Scientists find a record number of Atlantic walruses in the Russian Arctic

The expedition also discovered more habitat for the animals than previously known.


Walruses rest on Arctic sea ice. (Thomas Nilsen / The Independent Barents Observer)

An expedition that traveled to numerous Russian Arctic islands found record numbers of Atlantic walrus, as well as more extensive walrus habitat than was previously known, officials said.

The press service of the Russian Arctic National Park reported that an expedition initiated by the Arctic Scientific Center of Rosneft returned to Arkhangelsk earlier this month. The expedition’s aim was to conduct environmental monitoring of the Red Data Book (a state document recording rare and endangered animal, plant and fungi species) species for the second year in a row on Franz Josef Land and Novaya Zemlya.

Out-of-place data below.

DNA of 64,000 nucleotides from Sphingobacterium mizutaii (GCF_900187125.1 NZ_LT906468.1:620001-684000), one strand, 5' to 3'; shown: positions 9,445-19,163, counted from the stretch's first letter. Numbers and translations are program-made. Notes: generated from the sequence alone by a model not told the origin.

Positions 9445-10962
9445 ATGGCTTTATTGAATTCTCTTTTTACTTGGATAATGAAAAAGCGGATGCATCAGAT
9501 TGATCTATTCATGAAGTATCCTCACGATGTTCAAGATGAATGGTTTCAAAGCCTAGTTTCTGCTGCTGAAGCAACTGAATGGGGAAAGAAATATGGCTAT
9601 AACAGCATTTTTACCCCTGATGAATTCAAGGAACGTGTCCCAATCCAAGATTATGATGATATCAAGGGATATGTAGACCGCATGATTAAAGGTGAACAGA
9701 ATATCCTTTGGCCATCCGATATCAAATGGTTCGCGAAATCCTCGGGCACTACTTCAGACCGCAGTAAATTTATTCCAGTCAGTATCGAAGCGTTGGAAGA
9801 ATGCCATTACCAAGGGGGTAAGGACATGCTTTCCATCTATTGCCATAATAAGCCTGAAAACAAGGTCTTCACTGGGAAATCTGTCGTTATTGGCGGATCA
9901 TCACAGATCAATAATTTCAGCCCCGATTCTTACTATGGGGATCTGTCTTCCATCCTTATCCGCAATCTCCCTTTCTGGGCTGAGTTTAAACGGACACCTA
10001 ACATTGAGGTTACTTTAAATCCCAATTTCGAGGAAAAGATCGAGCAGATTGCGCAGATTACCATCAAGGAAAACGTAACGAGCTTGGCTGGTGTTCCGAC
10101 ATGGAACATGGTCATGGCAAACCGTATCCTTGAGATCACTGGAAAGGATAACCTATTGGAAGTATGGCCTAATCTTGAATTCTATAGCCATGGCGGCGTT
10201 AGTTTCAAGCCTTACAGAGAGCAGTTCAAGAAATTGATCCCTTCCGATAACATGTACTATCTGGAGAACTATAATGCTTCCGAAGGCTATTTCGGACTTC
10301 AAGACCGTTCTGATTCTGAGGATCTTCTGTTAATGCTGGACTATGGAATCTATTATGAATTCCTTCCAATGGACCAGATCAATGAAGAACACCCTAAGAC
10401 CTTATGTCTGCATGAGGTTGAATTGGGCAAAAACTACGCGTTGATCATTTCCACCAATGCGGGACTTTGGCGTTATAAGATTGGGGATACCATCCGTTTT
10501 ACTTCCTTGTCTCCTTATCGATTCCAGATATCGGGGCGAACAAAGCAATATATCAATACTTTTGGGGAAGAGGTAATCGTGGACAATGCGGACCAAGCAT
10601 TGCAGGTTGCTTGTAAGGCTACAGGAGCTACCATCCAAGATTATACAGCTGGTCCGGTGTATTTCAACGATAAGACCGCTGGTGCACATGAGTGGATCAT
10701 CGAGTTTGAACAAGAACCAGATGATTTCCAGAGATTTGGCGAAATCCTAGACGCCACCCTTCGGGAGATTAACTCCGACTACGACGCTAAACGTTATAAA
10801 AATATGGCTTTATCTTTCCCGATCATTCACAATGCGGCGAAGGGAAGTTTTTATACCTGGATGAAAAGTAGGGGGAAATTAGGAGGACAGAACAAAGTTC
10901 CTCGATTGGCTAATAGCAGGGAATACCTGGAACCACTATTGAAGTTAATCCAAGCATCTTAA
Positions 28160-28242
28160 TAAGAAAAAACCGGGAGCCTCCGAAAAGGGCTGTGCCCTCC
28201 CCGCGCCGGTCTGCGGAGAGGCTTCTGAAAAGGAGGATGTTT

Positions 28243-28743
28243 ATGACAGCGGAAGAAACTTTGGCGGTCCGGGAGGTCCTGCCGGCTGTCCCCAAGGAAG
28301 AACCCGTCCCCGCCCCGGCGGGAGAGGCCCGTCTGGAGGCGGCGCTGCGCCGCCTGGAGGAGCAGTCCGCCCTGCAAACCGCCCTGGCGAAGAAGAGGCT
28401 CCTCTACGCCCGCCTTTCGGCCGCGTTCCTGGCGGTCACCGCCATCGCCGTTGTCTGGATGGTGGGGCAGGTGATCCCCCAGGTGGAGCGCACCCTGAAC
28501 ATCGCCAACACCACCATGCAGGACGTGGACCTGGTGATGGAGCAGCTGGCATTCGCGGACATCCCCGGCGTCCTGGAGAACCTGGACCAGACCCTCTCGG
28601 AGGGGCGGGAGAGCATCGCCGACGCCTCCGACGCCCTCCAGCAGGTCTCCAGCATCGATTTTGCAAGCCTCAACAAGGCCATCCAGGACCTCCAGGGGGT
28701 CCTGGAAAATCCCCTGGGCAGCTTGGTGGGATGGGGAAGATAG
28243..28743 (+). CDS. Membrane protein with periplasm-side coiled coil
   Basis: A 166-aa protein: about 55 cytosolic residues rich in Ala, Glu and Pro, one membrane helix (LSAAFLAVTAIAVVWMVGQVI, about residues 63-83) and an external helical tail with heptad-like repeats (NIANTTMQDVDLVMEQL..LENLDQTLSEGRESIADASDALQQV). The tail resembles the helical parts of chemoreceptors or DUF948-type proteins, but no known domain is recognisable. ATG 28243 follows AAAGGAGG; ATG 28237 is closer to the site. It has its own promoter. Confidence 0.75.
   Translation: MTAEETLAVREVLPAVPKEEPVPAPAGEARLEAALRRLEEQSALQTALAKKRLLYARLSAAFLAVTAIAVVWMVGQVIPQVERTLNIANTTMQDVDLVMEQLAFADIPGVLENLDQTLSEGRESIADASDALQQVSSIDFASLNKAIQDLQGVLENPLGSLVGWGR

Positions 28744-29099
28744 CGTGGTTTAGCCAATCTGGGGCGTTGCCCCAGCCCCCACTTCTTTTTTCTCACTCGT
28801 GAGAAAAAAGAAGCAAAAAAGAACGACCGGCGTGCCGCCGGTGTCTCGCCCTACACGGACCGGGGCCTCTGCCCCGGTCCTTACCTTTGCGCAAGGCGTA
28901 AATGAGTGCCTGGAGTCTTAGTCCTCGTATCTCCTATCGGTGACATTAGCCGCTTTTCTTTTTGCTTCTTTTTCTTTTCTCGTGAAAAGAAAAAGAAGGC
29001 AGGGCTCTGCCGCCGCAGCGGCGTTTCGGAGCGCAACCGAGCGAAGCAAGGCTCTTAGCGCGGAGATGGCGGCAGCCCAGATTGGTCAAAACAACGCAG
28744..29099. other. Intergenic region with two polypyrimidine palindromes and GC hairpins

During the expedition, scientists and zoologists from the A.N. Severtsov Institute of Ecology and Evolution, the Lomonosov Moscow State University Marine Research Center, as well the Russian Arctic National Park, used unmanned aerial vehicles and camera traps installed during a similar expedition last year to survey 34 islands on Franz Josef Land, Novaya Zemlya and Victoria Island.

According to preliminary data, more than 7,000 walruses were recorded, which is twice as many as last year. This expedition also found additional walrus habitat on Eva-Liv Island,  the northernmost island of the Franz Josef Land archipelago.

Some of the areas covered in both this and last years’ expeditions are Russian Arctic national parks. According to the head of the expedition, Svetlana Artemyeva, “the territory of the national parks is optimal for Atlantic walrus tracking, because at least one large group of the animal lives there. The archipelago itself is quite convenient for exploring rookeries too as the distances are small and there is a huge number of haul-outs areas for Walruses to utilize.”

This year the expedition’s crew tagged 16 satellite tracking devices onto walruses.